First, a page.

Whether you are submitting a manuscript to an editor, agent, or to your critique group here are some guidelines to follow:
- Did you use the proper format?
- Are you showing, not telling?
- Is it as tight as it can be? remove adverbs and unnecessary adjective.
- Is the manuscript an appropriate word length?
- Did you use correct grammar (tense, spelling etc.?)
- Did you use correct punctuation, especially for dialogue?
- Did you proofread carefully to catch typos?
- Is there variety in the sentence structure?
- Is there variety in the paragraph length?
- Is your language appropriate for the age of the audience?
- Beware of alliteration: i.e., “Little Larry leapt” or “She cursed and cried and called.”
- Beware of overuse of “And” or “But” at the beginning of sentences.
- Watch out for cliches.
- Weed out Weasel Words: really, finally, just, very, so, then, next, seems, seemed, began…
- Are you overusing: as, looked, that, turned?
- Search for pet words and phrases that you’ve overused.
- Are you using active verbs?
- Check for sentences that begin with “there” and reword them.
- Are you using specific nouns?
- Did you use at least 3 of the 5 senses?
- Did you resist the urge to explain? Make what you say clear and important the first time and you won’t have to retell the reader.
- Does the story flow when read aloud?
- Does the story stay in the main character’s viewpoint?
- Does the main character solve the problem?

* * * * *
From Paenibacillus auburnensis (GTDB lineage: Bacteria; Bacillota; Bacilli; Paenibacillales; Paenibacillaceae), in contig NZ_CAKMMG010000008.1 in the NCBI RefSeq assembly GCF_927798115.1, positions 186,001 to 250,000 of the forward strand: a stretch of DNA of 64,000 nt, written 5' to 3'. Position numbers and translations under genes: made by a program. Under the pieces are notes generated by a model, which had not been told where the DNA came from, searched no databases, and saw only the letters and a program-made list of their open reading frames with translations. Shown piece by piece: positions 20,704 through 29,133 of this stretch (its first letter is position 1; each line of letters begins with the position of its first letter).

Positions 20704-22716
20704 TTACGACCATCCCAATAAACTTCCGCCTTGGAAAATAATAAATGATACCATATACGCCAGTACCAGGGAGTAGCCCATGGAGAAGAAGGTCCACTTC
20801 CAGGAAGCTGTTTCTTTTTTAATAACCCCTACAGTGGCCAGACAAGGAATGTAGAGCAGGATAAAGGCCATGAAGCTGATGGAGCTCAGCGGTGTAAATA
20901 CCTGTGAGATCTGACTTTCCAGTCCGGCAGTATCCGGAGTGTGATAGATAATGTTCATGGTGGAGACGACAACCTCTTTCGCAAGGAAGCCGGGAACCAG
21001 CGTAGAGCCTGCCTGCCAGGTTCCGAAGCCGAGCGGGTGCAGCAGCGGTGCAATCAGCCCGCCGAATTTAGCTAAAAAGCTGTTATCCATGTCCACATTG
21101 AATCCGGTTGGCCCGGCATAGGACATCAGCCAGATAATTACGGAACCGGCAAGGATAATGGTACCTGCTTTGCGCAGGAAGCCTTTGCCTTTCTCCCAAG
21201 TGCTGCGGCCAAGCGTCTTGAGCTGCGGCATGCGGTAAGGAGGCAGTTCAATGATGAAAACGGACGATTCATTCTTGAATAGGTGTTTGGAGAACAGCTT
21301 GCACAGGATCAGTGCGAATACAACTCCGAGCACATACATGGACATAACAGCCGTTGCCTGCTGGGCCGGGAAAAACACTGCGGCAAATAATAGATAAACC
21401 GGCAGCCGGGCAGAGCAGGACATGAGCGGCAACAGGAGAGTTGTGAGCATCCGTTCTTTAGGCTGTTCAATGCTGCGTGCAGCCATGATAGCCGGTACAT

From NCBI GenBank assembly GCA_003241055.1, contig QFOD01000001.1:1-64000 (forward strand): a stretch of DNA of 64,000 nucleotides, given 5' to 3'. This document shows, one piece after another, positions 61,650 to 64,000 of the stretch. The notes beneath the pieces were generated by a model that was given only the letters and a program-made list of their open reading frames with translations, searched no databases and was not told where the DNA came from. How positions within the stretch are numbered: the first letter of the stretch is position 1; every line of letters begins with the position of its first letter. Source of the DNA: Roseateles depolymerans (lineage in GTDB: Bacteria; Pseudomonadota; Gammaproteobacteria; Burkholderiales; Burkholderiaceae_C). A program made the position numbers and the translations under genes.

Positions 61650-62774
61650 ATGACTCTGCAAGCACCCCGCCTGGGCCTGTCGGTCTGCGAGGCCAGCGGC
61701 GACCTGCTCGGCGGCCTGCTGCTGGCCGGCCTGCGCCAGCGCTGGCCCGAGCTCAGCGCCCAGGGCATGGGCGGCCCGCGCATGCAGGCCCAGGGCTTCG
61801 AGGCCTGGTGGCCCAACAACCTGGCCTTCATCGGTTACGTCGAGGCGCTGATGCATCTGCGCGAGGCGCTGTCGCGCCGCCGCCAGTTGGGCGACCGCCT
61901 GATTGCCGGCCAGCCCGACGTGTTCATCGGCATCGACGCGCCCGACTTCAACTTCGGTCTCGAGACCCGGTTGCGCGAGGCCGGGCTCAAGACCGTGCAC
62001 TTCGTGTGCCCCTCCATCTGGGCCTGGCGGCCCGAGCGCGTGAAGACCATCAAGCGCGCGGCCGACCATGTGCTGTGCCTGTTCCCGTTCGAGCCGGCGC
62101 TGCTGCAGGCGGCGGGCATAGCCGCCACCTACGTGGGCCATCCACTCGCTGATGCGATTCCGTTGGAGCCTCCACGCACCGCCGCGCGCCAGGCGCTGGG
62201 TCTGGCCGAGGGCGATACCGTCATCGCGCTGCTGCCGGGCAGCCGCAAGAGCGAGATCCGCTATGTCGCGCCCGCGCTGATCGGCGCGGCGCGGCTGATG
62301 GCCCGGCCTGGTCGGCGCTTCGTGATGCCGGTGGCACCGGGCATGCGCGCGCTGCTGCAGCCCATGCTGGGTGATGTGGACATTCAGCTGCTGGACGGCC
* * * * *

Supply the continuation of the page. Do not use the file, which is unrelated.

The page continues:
- Is the story conflict identified early on?
- Is the story idea age appropriate?
- Is the story believable?
- Does the story have action?
- First sentence – is it compelling? Does it hook the reader?
- Does the story come full circle? Tie back to the beginning?
- Have you avoided coincidences and convenient plot solutions?
- Beware of being didactic or preachy.
- Is your setting clear?
- Does the story fit the genre?
- Is it clear who your audience is?
- Does the story have a universal theme?
- Does your story take a predictable/same old story idea and give it a new twist?
- Do we know the age of the main character?
- Is the character appropriate for the age of the audience?
- Will the reader be able to quickly identify the main character of your story?
- Does your main character grow and change?
- Is your main character unique and three dimensional?
- Is your main character sympathetic or easy to identify with?
- Is the character’s voice unique?
- Is it clear who is speaking?
- Do your characters have distinctive voices?
- Avoid most speaker attributions meant to replace “said” (exclaimed, retorted, responded, inquired, etc.)
- Do you use action tag lines as well as simple attributions (said, asked)?
- Is the dialogue natural sounding?
- Does the dialogue move the story forward?
- Remove dialogue that is there to convey information to the reader.
- Watch out for characters “speechifying.”
FOR PICTURE BOOKS
- Does it have good rhythm and meter? (This doesn’t mean it was written in verse).
- s there plenty of action for an illustrator to illustrate?
- Is the story sacrificed to make it fit into verse?
- Would this be more appropriate for a magazine piece?
(Kind thanks to Sue Ford www.susanuhlig.com for this information.)
RETURN TO TABLE OF CONTENTS